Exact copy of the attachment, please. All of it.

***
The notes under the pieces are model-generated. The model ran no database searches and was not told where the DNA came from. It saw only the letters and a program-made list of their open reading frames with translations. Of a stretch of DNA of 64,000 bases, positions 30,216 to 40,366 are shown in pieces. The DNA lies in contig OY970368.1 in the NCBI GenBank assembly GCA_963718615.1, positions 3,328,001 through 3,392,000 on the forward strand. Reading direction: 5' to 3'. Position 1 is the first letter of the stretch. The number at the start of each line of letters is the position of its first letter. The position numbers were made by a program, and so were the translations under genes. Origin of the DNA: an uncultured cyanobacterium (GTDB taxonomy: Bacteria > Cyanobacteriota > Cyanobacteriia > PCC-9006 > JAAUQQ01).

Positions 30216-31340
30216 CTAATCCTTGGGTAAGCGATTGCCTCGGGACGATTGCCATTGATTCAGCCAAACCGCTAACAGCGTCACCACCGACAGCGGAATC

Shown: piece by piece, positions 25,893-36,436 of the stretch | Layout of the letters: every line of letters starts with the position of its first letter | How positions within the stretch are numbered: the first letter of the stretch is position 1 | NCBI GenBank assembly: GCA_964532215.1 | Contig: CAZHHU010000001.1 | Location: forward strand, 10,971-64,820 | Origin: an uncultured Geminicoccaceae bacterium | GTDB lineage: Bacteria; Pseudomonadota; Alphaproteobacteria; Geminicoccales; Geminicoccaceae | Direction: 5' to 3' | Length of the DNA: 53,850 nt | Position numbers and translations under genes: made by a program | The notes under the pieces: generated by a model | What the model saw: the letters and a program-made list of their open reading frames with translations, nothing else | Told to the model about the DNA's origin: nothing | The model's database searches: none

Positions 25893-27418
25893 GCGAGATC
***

The notes under the pieces are model-generated. The model ran no database searches and was not told where the DNA came from. It saw only the letters and a program-made list of their open reading frames with translations. Of a stretch of DNA of 64,000 bases, positions 30,216 to 40,366 are shown in pieces. The DNA lies in contig OY970368.1 in the NCBI GenBank assembly GCA_963718615.1, positions 3,328,001 through 3,392,000 on the forward strand. Reading direction: 5' to 3'. Position 1 is the first letter of the stretch. The number at the start of each line of letters is the position of its first letter. The position numbers were made by a program, and so were the translations under genes. Origin of the DNA: an uncultured cyanobacterium (GTDB taxonomy: Bacteria > Cyanobacteriota > Cyanobacteriia > PCC-9006 > JAAUQQ01).

Positions 30216-31340
30216 CTAATCCTTGGGTAAGCGATTGCCTCGGGACGATTGCCATTGATTCAGCCAAACCGCTAACAGCGTCACCACCGACAGCGGAATC

Shown: piece by piece, positions 25,893-36,436 of the stretch | Layout of the letters: every line of letters starts with the position of its first letter | How positions within the stretch are numbered: the first letter of the stretch is position 1 | NCBI GenBank assembly: GCA_964532215.1 | Contig: CAZHHU010000001.1 | Location: forward strand, 10,971-64,820 | Origin: an uncultured Geminicoccaceae bacterium | GTDB lineage: Bacteria; Pseudomonadota; Alphaproteobacteria; Geminicoccales; Geminicoccaceae | Direction: 5' to 3' | Length of the DNA: 53,850 nt | Position numbers and translations under genes: made by a program | The notes under the pieces: generated by a model | What the model saw: the letters and a program-made list of their open reading frames with translations, nothing else | Told to the model about the DNA's origin: nothing | The model's database searches: none

Positions 25893-27418
25893 GCGAGATC